In Part 1, two major sources of chatter causing vibration were highlighted: chemistry and doctors. In this post, we examine the impact excessive moisture can have on Yankee chatter.
Excessive Moisture and Uneven Moisture Profiles
One of more difficult areas for tissue makers to troubleshoot during Yankee operation is the condensate removal system because most of its operation is not visible. More likely than not, instrumentation is lacking or poorly maintained leading to unreliable information and “drying blind.” If the Yankee becomes too hot, it can “go square” leading to pressure roll bounce and massive vibration forcing the Yankee to cool too quickly or shut down. This type of vibration is heavy and dangerous. Other issues that can result include non-uniform shell temperatures that lead to hot and cold spots typically caused by localized syphon plugging or internal leaks and the improper operation of the dryer drainage system. In modern dryer drainage systems, blow-through steam is used along with managed differential pressure control to remove condensate.
An uneven moisture profile is a factor in the majority of chatter events. Wet streaks can wash off the Yankee coating and eliminate the protection for that area of the Yankee. Dry streaks cause a heavy coating due to the higher temperature and result in a heavier coating that cannot be removed evenly. Wet streaks next to dry streaks are a major source of poor blade wear and increased vibration. The suction pressure roll (SPR) is another major source of uneven moisture profiles. A worn SPR will dewater at a significantly different rate. And, if the doctoring of the water sling off the roll is inadequate, the unremoved water will flood certain sections of the nip resulting in uneven moisture profiles.
After break in, the Yankee clothing performance will deteriorate through a normal life cycle. The clothing must be replaced after some period and the cycle repeats. As the clothing operates, it picks up soils and other contaminants that limit its ability to properly dewater at the nip causing the sheet to the Yankee to get wetter. A wetter sheet may cause too much cooling on the Yankee and the coating is, in turn, not properly set and protection is reduced.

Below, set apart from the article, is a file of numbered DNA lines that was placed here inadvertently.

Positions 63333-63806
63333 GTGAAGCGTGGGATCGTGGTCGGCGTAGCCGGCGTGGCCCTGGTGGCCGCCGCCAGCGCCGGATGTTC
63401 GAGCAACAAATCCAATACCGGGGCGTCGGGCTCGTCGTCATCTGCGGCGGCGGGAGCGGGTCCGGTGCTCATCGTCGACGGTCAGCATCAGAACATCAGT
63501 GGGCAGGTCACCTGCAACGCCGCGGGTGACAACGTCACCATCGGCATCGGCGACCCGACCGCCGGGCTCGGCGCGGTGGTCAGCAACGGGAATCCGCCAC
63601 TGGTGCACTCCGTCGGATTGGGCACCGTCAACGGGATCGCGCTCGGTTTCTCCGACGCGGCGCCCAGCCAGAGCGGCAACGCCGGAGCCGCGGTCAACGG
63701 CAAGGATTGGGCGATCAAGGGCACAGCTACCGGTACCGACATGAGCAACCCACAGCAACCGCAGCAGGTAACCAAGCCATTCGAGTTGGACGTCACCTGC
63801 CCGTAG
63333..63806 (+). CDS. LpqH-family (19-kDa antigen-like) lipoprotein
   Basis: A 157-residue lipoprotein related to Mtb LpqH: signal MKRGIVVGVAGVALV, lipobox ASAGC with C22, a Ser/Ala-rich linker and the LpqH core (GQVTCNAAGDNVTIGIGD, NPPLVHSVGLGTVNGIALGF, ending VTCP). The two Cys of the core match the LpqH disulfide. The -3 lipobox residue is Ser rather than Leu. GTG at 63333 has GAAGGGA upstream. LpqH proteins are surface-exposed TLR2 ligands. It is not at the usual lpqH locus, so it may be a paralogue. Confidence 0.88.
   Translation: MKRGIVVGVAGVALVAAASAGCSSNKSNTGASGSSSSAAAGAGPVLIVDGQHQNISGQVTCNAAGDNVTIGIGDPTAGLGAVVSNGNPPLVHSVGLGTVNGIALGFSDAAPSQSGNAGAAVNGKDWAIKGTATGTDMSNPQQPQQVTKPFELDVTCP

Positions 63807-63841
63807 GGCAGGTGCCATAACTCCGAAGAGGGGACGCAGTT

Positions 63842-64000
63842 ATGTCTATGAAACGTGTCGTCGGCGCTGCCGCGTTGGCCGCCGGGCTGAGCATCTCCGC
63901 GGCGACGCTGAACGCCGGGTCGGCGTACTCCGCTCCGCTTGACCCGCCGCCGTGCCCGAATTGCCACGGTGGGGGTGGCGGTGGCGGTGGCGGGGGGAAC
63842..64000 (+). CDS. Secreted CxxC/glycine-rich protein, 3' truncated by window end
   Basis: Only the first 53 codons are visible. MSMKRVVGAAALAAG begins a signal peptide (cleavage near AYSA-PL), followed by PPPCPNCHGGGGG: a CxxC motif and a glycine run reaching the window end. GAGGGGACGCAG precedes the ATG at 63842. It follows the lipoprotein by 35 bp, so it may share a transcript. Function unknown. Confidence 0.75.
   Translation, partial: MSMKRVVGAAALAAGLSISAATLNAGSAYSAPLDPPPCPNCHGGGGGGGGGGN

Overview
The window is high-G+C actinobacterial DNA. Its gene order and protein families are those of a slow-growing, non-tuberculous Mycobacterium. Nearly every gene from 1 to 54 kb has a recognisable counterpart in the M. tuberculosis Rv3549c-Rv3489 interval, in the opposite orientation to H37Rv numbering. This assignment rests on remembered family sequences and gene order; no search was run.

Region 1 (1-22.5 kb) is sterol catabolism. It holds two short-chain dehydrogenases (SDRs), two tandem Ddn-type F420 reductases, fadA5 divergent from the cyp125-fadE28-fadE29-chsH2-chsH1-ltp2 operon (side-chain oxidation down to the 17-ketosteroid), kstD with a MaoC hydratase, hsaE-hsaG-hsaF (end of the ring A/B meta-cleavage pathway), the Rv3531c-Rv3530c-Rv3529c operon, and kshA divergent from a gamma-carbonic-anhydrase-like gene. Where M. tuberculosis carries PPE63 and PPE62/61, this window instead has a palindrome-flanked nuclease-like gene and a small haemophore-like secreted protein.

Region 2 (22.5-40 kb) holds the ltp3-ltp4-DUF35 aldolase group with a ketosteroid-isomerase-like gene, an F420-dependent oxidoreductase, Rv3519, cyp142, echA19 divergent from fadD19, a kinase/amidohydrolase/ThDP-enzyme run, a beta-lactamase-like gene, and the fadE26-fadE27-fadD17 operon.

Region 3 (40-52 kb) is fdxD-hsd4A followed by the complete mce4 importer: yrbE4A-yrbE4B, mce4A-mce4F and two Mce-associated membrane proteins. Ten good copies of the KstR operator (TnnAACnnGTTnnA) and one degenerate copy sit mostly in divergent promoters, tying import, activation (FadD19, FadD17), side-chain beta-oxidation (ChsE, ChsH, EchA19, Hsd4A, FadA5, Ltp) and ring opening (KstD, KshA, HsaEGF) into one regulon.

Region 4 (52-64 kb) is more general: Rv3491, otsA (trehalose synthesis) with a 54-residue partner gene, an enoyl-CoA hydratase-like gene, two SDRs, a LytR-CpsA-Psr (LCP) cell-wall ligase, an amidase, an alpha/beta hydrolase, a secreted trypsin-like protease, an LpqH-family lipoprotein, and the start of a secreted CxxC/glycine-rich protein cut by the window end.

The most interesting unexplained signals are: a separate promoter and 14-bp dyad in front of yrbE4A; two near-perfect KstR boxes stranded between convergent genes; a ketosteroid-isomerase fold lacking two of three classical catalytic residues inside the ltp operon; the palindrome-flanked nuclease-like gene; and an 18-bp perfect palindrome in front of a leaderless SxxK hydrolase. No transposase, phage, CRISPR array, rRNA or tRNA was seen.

The thermal image to the right shows how the wet felt will cool the Yankee surface just outside the sheet (the middle orange band between the red zones). This cooler strip, in most cases, will contact the felt and this free water will cool the area and wash off any organic coating in this region allowing for excessive blade wear and eventual blade chatter outside the sheet. Since felts vary in widths over time, this zone will move and must be watched closely to prevent chatter initiation. Proper felt widths must be used to match the internals of the Yankee. Edge showers may be needed to control edge build ups.
Tissue making suffers from the effects of poor pressing just like other paper grades. Generally, modern machines use one press, the single press roll (SPR), but many still have a second press that may or may not be loaded. As the SPR ages, the rubber gets thinner and harder. As the P&J hardness of the SPR falls into the low 30’s, the nip may become too intense for proper operation. Another major issue for the SPR is proper adjustment of the water sling off the vacuum zone. Improper adjustment of the SPR will increase the water carried into the nip from water missing the pan. If the machine is designed for a second press and is unloaded, the Yankee deformation is changed and the crown curves of the SPR is likely incorrect. A poor fitting SPR will cause wet streaks and the Yankee protection is threatened.
Speed is often a root cause of chatter. If operating too fast for the process, the sheet can be too wet and/or streak causing uneven film formation on the Yankee and inadequate protection. Running too slow is also a source of excessive vibrations from heavy coatings on the Yankee. “Limping” a Yankee at low speed without major changes in the chemistry is very difficult to do in a safe manner. Many machines will experience periods of massive vibrations from harmonics in the rolls, Yankee dryer, and doctors at varying speeds. As the Yankee runs faster, harmonics are an issue that must be addressed at speeds specific to each Yankee.
Tools to Measure Vibrations and Yankee Coatings
Vibration monitoring systems are available to measure the vibrations on the doctors with accelerometers. A stream of data is continuously fed into programs that help develop operating conditions and procedures to control and reduce the vibration.
Other trending information from the DCS and Yankee torque curves are very useful in comparing different chemistry packages and operating conditions. The torque is sensitive to speed, moisture, and coating film thickness and hardness. Measuring blade wear rates and angles will also help close the gap on finding the best and safest place to operate the Yankee dryer for tissue manufacture.